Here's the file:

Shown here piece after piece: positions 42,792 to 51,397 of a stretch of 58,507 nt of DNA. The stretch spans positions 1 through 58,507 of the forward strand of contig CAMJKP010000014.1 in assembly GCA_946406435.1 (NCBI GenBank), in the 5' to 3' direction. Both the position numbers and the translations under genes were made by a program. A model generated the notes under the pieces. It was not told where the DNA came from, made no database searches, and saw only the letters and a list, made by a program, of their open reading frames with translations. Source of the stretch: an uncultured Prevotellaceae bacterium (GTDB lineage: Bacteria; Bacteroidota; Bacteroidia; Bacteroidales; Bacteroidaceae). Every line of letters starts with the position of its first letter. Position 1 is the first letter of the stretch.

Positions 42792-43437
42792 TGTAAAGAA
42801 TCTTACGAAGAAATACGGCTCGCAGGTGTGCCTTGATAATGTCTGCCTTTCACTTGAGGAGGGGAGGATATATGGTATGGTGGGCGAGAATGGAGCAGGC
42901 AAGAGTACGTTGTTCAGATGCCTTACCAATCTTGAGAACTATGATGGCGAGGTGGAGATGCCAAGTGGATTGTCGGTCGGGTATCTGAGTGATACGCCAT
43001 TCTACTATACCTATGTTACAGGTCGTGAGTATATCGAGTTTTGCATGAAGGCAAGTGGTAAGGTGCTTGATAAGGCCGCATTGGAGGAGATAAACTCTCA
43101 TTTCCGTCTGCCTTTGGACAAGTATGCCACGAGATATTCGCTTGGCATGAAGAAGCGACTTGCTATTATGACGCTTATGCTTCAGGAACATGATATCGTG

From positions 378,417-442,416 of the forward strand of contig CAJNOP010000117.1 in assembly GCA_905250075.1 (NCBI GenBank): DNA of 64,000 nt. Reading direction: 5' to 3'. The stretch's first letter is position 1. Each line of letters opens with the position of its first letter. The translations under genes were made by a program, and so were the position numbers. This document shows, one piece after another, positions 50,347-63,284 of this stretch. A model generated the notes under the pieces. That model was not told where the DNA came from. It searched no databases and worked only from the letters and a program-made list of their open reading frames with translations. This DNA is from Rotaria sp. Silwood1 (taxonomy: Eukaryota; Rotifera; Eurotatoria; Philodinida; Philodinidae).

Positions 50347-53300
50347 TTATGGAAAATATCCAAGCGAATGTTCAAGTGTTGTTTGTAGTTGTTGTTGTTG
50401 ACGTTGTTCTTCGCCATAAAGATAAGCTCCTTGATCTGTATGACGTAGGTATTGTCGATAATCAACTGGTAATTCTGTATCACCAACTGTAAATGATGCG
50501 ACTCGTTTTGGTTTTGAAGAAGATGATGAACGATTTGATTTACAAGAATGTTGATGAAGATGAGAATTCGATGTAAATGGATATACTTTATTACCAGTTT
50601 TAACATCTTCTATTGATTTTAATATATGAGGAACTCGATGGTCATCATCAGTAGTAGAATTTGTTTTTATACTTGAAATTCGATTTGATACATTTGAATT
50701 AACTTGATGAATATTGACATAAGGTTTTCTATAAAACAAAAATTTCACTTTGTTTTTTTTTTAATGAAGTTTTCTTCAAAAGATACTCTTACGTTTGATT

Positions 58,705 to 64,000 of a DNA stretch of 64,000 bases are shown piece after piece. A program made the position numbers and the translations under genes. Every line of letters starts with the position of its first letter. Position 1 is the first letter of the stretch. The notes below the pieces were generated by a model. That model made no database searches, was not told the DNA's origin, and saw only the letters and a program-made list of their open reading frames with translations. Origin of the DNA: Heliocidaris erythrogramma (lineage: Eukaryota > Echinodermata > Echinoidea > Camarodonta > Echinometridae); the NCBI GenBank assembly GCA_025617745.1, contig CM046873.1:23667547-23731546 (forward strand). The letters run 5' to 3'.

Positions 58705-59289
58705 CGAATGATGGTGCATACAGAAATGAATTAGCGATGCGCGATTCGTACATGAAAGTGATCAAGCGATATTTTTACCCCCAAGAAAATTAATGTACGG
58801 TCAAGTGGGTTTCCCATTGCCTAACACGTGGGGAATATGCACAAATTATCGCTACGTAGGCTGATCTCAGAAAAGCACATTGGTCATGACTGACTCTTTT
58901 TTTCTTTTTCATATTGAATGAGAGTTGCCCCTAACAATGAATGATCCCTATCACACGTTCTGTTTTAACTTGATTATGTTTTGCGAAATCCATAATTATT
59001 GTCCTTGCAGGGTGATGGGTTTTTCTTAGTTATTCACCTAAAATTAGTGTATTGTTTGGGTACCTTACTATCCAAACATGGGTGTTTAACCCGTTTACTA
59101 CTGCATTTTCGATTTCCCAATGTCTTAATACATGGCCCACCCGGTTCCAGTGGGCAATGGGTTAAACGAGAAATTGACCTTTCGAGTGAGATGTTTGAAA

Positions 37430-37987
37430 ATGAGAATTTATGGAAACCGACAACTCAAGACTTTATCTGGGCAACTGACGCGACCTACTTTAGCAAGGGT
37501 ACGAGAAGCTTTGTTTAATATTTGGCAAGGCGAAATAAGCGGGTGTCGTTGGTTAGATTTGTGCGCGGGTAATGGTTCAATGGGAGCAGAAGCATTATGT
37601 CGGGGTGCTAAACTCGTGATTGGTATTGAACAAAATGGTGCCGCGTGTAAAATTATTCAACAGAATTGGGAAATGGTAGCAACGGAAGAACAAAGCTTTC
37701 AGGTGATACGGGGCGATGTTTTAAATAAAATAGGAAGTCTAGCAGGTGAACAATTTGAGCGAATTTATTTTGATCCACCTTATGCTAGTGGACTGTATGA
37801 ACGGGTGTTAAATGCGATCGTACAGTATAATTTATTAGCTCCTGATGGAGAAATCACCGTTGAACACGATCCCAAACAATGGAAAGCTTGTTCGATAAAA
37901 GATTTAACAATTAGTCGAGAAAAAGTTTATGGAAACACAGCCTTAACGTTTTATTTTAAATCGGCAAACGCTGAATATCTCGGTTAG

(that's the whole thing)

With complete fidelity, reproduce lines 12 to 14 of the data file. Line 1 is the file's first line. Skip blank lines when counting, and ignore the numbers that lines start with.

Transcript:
50501 ACTCGTTTTGGTTTTGAAGAAGATGATGAACGATTTGATTTACAAGAATGTTGATGAAGATGAGAATTCGATGTAAATGGATATACTTTATTACCAGTTT
50601 TAACATCTTCTATTGATTTTAATATATGAGGAACTCGATGGTCATCATCAGTAGTAGAATTTGTTTTTATACTTGAAATTCGATTTGATACATTTGAATT
50701 AACTTGATGAATATTGACATAAGGTTTTCTATAAAACAAAAATTTCACTTTGTTTTTTTTTTAATGAAGTTTTCTTCAAAAGATACTCTTACGTTTGATT